In 1791, the right to bear arms to defend against an over-reaching government wasn't theoretical. Today, it's hard to imagine physical weapons serving the same purpose. But it's easy to see how hacktivists might - especially if you broaden the opponents to include hate groups and rapacious multinationals.
One of the weaknesses of Indian industry is that in many areas.. like consumer goods.. it is very fragmented. Individually, the companies might not be able to survive. What is needed is a consortium of like companies in one industry, presenting a strong front to the multinationals. The Swiss watch industry did this.
Terrorism [is] a biological consequence of the multinationals, just as a day of fever is the reasonable price of an effective vaccine . . . The conflict is between great powers, not between demons and heroes. Unhappily, therefore, is the nation that finds the "heroes" underfoot, especially if they still think in religious terms and involve the population in their bloody ascent to an uninhabited paradise.
My experience to date has been that change, particularly relative to business, rarely happens in a revolutionary way. That isn't to say there are not times when major change happens, but my experience is that particularly when you're encouraging businesses to change of their own volition, the change is more slow over time. I don't think global trade is going to go away. I think it's unlikely that global trade and multinationals are not going to be around.
The great multinationals are unwilling to face the moral and economic contradictions of their own behavior - producing in low-wage dictatorships and selling to high-wage democracies. Indeed, the striking quality about global enterprises is how easily free-market capitalism puts aside its supposed values in order to do business. The conditions of human freedom do not matter to them so long as the market demand is robust. The absence of freedom, if anything, lends order and efficiency to their operations.
To speak of 'limits to growth' under a capitalistic market economy is as meaningless as to speak of limits of warfare under a warrior society. The moral pieties, that are voiced today by many well-meaning environmentalists, are as naive as the moral pieties of multinationals are manipulative. Capitalism can no more be 'persuaded' to limit growth than a human being can be 'persuaded' to stop breathing. Attempts to 'green' capitalism, to make it 'ecological', are doomed by the very nature of the system as a system of endless growth.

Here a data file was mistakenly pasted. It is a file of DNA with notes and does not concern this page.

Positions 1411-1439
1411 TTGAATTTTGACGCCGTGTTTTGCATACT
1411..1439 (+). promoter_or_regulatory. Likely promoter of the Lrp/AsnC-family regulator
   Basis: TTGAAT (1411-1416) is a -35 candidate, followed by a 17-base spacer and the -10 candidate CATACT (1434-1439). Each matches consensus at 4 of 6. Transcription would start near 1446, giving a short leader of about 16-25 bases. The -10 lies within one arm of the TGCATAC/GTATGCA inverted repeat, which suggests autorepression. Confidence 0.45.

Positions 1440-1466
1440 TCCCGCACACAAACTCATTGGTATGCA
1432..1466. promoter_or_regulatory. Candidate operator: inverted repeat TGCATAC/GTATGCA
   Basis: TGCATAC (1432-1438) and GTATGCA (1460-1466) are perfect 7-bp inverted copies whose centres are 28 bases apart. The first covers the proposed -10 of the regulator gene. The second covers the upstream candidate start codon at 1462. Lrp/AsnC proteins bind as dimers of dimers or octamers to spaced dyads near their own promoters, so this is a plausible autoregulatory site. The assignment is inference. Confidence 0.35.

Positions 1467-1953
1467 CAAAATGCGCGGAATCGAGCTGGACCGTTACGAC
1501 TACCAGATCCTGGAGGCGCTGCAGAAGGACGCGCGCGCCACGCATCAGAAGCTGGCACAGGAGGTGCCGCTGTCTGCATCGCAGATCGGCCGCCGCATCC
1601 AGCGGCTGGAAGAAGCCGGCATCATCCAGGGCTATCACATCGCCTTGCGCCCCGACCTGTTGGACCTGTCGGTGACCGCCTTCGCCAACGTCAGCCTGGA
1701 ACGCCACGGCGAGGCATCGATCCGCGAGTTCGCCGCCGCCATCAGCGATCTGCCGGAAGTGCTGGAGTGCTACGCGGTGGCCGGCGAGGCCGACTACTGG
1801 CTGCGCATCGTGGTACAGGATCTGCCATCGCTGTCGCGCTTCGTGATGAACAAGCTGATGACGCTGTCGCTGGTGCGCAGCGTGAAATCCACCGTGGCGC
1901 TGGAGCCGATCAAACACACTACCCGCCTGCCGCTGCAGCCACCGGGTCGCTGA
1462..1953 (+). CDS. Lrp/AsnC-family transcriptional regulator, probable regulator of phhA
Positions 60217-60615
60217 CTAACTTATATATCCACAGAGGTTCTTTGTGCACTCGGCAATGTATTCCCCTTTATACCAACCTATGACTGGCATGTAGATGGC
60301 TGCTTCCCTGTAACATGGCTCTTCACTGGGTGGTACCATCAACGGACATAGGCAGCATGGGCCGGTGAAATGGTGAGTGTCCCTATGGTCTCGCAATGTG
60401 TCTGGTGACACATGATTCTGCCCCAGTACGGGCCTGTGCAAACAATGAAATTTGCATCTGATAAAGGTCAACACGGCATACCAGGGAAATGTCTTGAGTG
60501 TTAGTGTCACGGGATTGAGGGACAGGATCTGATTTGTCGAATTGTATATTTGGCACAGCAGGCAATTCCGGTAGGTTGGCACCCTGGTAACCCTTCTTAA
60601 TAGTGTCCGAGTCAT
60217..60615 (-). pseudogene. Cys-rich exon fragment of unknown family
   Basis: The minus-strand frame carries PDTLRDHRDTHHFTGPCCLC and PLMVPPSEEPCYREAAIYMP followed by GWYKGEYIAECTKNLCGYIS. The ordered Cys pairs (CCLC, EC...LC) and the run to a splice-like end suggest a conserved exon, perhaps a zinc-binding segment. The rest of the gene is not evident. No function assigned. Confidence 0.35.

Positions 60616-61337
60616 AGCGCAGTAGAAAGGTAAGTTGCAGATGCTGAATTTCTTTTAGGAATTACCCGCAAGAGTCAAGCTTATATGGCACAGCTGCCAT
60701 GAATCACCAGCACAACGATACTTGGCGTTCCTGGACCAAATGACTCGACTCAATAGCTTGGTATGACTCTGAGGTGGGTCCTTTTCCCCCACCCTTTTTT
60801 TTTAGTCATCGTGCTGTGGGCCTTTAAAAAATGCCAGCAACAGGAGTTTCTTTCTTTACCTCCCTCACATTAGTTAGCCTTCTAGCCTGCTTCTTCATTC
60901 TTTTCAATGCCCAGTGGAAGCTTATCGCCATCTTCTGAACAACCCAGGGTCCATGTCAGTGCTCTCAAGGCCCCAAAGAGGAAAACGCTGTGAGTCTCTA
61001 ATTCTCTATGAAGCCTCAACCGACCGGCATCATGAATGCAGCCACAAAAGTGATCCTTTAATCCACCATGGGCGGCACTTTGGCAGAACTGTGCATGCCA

A very focused Chinese government, with firm, long-term social and economic goals, and an increasingly assertive international voice, is feeling more pressure from the Chinese dreamers, and is putting more pressure on foreign business interests. The foreign multinationals have their purposes, but also feed resentment that so much of China's hard work results in easy profits for foreign brands and foreign shareholders. This new reality requires foreign firms to pay much more attention to the social context, and to ensure that they can manage the increased political and regulatory risk. From "Risky Business in China" (Palgrave, September 2014)
Excerpt from page 113 [On Malaysia's Prime Minster's anti-capitalism and anti-globalization policies in September 1997] "Ah, excuse me, Mahathir, but what planet are you living on? You talk about participating in globalization as if it were a choice you had. Globalization isn't a choice. It's a reality. There is just one global market today, and the only way you can grown at the speed your people want to grow is by tapping into the global stock and bond markets, by seeking out multinationals to invest in your country and by selling into the global trading systems what your factories produce. And the most basic truth about globalization is: No one is in charge. You keep looking for someone to complain to, someone to take the heat off your markets, someone to blame. Well, guess what, Mahathir, there's no one on the other end of the phone!" "The Electronic Heard cuts no one any slack... The herd is not infallible. It makes mistakes too. It overreacts and it overshoots. But if your fundamentals are basically sound, the herd will eventually recognize this and come back. They herd is never stupid for too long. In the end, it always responds to good governance and good economic management.
Thomas L. Friedman